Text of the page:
That was the longest third quarter of all time. There were 31 points, 17 incomplete passes and six penalties. It got to the point where we were cheering NAU completions as long as they stayed in bounds.

One thing we werenít cheering for? Kris Heavnerís rushing ability. Listen up, buddy. That -28.0 yards-per-carry average just isnít going to cut it.

But seriously, Heave was the hero during the aforementioned boring stretch. When we were running out the clock he took his time in the huddle and snapped the ball with exactly one second on the play clock every time. Well stalled, sir.

The five passing touchdowns to five different receivers obviously grab the headlines. It was good to see TuiThomas make comeback after a year off.

The 52% completion rate on the other hand isnít too hot. It was great seeing Tuitama looking downfield and stretching the defense again and again and again, but he still needs to make his reads quicker and unload the ball faster. The good news is all that falls under just needing more experience running the new offense. With each game Willie should get more comfortable with where his receivers will be, the receivers will get more familiar with where the ball will be, and everyone will get a better understanding of what the defense is trying to do.

And Ė I hate to bring it up again Ė that is going to be a lingering disappointment the entire season: We wasted our first game. Not because we lost it, but because we didnít use it to get better. If the Dykes offense starts coming together in week five, weíre going to wonder if we would have gotten it going just in time for Cal in week four. If we lose a close game somewhere along the way due to misfiring on offense, weíll wish we had another gameís worth of experience to prepare for that pressure-packed moment.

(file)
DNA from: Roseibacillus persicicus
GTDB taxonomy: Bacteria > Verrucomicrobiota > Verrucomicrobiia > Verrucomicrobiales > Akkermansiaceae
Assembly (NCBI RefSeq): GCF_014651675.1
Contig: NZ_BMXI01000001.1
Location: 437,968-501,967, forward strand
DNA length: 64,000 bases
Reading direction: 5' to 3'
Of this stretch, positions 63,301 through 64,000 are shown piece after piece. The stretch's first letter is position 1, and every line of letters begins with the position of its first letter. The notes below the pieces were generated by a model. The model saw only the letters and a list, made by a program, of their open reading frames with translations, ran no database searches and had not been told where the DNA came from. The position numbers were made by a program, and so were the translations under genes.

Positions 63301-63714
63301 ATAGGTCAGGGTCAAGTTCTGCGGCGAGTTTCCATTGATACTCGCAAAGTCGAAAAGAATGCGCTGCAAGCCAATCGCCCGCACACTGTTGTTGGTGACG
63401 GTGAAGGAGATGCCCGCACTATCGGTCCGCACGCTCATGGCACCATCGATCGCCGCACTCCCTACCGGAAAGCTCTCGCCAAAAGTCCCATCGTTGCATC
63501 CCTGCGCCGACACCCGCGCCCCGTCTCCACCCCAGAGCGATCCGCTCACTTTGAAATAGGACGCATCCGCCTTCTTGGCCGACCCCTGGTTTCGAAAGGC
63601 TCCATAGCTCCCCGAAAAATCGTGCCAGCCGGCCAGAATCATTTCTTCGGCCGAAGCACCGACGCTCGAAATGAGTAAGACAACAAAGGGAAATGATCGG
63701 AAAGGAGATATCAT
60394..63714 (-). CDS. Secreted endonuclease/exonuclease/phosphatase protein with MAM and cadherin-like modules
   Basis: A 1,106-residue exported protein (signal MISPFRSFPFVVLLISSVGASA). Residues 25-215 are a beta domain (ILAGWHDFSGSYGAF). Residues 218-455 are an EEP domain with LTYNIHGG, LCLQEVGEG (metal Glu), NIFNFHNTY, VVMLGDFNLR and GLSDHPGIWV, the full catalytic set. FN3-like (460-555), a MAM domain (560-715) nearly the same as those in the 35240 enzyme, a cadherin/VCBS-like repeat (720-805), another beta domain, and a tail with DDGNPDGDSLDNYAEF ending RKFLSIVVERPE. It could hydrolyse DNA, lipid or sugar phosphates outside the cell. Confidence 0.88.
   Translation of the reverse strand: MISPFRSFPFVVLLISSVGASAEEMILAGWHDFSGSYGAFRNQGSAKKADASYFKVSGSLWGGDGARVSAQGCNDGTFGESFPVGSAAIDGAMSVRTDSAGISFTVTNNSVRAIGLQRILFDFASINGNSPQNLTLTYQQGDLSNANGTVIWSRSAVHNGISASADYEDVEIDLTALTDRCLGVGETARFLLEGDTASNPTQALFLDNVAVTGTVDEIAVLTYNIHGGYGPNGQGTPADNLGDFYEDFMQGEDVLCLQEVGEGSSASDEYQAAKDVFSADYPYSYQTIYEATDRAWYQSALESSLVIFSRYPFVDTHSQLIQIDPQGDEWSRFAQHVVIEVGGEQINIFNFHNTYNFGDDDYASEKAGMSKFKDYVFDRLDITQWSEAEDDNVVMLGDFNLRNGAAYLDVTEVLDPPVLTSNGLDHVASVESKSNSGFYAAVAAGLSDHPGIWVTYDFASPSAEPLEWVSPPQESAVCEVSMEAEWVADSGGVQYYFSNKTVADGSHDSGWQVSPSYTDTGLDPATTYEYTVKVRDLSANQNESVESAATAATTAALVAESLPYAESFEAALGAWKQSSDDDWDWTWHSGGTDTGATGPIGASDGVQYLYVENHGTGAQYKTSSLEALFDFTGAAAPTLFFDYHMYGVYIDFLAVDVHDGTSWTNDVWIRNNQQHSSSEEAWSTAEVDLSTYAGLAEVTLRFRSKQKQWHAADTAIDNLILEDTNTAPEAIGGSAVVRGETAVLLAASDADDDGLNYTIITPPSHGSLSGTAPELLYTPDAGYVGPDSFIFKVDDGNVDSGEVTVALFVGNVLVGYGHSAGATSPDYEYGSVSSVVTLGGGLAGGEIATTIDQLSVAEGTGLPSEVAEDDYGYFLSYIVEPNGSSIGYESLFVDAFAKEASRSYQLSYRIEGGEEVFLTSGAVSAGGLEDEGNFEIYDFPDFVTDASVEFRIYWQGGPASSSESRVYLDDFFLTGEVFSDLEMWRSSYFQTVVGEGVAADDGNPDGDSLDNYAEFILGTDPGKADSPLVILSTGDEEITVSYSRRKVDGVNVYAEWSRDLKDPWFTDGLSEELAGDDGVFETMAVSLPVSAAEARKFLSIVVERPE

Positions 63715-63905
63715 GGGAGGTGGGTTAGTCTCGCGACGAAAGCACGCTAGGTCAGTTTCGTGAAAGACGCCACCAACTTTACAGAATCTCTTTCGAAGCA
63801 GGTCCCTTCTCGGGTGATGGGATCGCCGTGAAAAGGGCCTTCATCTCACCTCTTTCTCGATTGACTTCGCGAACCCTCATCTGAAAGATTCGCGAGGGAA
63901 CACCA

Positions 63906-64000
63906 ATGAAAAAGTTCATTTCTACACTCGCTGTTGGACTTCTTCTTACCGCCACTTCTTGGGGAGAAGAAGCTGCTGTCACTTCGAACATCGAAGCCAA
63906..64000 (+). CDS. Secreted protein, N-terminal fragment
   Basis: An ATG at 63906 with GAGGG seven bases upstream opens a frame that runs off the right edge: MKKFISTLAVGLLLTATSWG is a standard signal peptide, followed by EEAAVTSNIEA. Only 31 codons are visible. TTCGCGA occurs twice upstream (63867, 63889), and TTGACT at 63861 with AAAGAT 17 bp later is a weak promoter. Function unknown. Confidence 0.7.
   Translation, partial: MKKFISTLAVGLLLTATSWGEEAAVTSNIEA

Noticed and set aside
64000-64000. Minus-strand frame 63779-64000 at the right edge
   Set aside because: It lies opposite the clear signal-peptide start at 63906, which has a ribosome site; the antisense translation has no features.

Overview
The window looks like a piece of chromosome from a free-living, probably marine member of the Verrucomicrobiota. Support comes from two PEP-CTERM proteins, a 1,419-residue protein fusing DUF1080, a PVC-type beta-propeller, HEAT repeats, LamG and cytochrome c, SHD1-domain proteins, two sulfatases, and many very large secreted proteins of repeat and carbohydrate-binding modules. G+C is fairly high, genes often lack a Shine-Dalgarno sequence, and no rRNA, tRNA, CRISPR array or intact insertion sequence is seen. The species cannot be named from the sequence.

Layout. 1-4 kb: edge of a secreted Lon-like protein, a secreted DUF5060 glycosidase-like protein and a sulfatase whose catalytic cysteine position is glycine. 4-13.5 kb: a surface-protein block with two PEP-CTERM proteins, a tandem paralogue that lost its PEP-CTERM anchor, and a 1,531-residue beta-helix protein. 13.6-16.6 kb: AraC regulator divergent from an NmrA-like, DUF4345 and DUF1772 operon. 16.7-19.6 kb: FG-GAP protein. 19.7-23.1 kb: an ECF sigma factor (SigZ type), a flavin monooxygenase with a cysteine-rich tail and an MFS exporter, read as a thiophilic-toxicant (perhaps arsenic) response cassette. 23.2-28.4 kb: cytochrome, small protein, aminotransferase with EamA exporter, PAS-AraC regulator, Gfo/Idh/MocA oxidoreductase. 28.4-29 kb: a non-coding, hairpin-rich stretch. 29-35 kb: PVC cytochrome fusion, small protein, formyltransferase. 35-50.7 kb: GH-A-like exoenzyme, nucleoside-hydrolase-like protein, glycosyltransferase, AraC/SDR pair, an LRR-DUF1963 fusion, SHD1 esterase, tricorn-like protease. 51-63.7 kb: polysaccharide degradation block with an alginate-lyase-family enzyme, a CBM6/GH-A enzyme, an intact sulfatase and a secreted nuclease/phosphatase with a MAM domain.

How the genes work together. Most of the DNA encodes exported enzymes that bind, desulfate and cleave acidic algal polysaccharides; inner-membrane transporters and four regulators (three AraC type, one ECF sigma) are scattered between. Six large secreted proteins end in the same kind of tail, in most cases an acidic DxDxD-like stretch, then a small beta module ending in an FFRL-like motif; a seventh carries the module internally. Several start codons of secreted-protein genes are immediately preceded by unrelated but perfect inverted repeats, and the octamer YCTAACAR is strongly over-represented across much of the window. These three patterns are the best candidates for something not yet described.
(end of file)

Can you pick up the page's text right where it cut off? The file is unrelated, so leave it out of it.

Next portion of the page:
The most unique aspect of college football among American sports is the fact that each game means so much. Every single contest represents 8.33% of your guaranteed games. You canít waste any of them when youíre trying to overhaul your offense. Now weíll have to pack a seasonís worth of offensive grown into eleven games.

Just completely write off the BYU game and move on. Weíre 1-0 and we have to get to 7-4 if we want a bowl game. Work, work, work.

We interrupt this column for a little coaching genealogy. In the late Ď90s Kentuckyís Hal Mumme introduced his Air Raid offense to Division I football. His offensive coordinator, Mike Leach, went on to coach as an assistant at Oklahoma with Mike Stoops before becoming the head coach at Texas Tech where he trained Sonny Dykes. Whatís the point of all this? New Mexico beat Hal Mummeís New Mexico State team on Saturday.

The Lobos gave up 473 passing yards and four touchdown passes but they intercepted two fourth-quarter throws and scored 44 points of their own to win by ten. Does this give UNM a BYU-like advantage of knowing what weíre trying to do better than we do? Weíll soon find out.

So Arizona and New Mexico are set to do battle on the gridiron for the first time since 1997, the first regular season matchup since 1990, and the first regular season game in Tucson in 30 years. The Kit Carson Rifle will not be up for grabs but that doesnít mean the boys from Albuquerque wonít be focused and determined to win one for very-old-timeís sake. May our cannonading aerials blast the Lobos once again.

No yeahbuts about it.